Bursar Louise reflects: “It’s teamwork that makes the care sector special.”
Bursar Louise Springett at Chilterns Court Care Centre in Henley-on-Thames reflects on working in care over the last five years.
Joining OSJCT after working in marketing opened Louise’s eyes to the special atmosphere and joy of working in care. Team members have supported each other through the difficult months of the pandemic, and Louise can say that it’s still a job that she loves.
Louise said: “The experience has brought an already close team even closer. There were times when we were isolated, having shut the doors to regular visitors and other professionals. But we pulled together, and I have a new found respect for our housekeeping teams who took on many new protocols and procedures and worked so hard to reduce the risk of the virus spreading.”
Louise joined OSJCT in 2016 after being made redundant from her job in marketing. She worked for around a year as an administrator at The Meadows before moving to Chilterns Court to become the home’s bursar.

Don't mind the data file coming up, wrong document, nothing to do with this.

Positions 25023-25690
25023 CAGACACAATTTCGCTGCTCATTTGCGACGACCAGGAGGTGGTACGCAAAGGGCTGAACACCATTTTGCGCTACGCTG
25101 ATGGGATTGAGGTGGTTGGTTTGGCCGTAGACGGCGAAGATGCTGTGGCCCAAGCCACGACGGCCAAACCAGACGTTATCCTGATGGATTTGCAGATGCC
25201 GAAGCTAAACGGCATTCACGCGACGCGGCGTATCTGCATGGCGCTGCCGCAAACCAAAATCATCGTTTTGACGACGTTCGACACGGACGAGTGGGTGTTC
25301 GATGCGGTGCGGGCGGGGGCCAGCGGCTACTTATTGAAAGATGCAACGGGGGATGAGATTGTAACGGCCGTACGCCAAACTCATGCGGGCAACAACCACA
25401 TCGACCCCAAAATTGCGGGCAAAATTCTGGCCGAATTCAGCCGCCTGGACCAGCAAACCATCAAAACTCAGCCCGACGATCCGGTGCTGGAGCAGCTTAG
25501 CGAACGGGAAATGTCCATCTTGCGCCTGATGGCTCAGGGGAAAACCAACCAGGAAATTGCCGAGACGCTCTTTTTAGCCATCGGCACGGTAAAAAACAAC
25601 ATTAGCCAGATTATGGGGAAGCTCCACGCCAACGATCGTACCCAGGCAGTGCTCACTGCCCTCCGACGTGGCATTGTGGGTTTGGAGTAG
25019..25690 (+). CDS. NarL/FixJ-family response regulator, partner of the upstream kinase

She said: “At first I was just looking for an office job, but once I’d joined the care home, I realised that it was completely different from an office. I love this job; it has such a homely feel. We are more than just a team; we feel like family.”
The pandemic was a very difficult time for everyone working in care, including at Chilterns Court which experienced outbreaks in the early weeks of the pandemic before testing was introduced.
Louise explained: “Because a number of colleagues were off work isolating or on furlough it meant that many of us were working very long shifts. And the workload increased: we had more protocols, more training, more cleaning to do. We all got stuck in doing extra cleaning and helping where we could.”
Losing residents was very sad for the team at Chilterns Court. Louise continued: “Some residents had been with us for many years and the grieving and reflective time that we would normally take was limited. Before the pandemic we would be able to attend resident’s funerals, and sit and talk with their relatives, to share fond memories. But with COVID-19 restrictions this wasn’t possible. It was really hard on everyone.”
Louise had her first vaccine in December 2020, followed by a second in January 2021. The home continues to follow careful infection control protocols whilst two activities co-ordinators enable residents to continue engaging in things they enjoy, with singalongs, board game afternoons and food tasting events. Residents are also starting to mix again, especially in the home’s gardens now that the weather allows.